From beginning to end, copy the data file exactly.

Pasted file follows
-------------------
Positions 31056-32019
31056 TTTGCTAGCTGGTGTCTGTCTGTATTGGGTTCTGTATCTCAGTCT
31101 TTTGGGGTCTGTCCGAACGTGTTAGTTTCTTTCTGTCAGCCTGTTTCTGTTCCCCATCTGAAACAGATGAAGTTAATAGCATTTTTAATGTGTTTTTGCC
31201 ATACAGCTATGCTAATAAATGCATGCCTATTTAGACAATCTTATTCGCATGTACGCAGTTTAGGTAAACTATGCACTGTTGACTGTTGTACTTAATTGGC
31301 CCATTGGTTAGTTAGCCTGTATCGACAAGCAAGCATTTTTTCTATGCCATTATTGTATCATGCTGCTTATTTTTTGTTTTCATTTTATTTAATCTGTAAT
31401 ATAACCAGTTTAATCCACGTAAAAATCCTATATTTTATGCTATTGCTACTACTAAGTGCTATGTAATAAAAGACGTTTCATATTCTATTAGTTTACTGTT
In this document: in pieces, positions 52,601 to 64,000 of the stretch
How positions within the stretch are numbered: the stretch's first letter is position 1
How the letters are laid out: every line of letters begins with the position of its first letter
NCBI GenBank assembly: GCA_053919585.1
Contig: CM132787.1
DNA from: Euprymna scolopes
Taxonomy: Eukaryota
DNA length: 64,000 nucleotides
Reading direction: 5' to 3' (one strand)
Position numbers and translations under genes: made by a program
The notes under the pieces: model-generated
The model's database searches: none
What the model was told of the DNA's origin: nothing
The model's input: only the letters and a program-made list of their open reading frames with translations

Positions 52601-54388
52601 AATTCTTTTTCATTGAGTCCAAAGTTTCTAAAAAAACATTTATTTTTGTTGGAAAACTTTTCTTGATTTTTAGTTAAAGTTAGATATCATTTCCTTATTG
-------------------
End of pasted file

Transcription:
Positions 31056-32019
31056 TTTGCTAGCTGGTGTCTGTCTGTATTGGGTTCTGTATCTCAGTCT
31101 TTTGGGGTCTGTCCGAACGTGTTAGTTTCTTTCTGTCAGCCTGTTTCTGTTCCCCATCTGAAACAGATGAAGTTAATAGCATTTTTAATGTGTTTTTGCC
31201 ATACAGCTATGCTAATAAATGCATGCCTATTTAGACAATCTTATTCGCATGTACGCAGTTTAGGTAAACTATGCACTGTTGACTGTTGTACTTAATTGGC
31301 CCATTGGTTAGTTAGCCTGTATCGACAAGCAAGCATTTTTTCTATGCCATTATTGTATCATGCTGCTTATTTTTTGTTTTCATTTTATTTAATCTGTAAT
31401 ATAACCAGTTTAATCCACGTAAAAATCCTATATTTTATGCTATTGCTACTACTAAGTGCTATGTAATAAAAGACGTTTCATATTCTATTAGTTTACTGTT
In this document: in pieces, positions 52,601 to 64,000 of the stretch
How positions within the stretch are numbered: the stretch's first letter is position 1
How the letters are laid out: every line of letters begins with the position of its first letter
NCBI GenBank assembly: GCA_053919585.1
Contig: CM132787.1
DNA from: Euprymna scolopes
Taxonomy: Eukaryota
DNA length: 64,000 nucleotides
Reading direction: 5' to 3' (one strand)
Position numbers and translations under genes: made by a program
The notes under the pieces: model-generated
The model's database searches: none
What the model was told of the DNA's origin: nothing
The model's input: only the letters and a program-made list of their open reading frames with translations

Positions 52601-54388
52601 AATTCTTTTTCATTGAGTCCAAAGTTTCTAAAAAAACATTTATTTTTGTTGGAAAACTTTTCTTGATTTTTAGTTAAAGTTAGATATCATTTCCTTATTG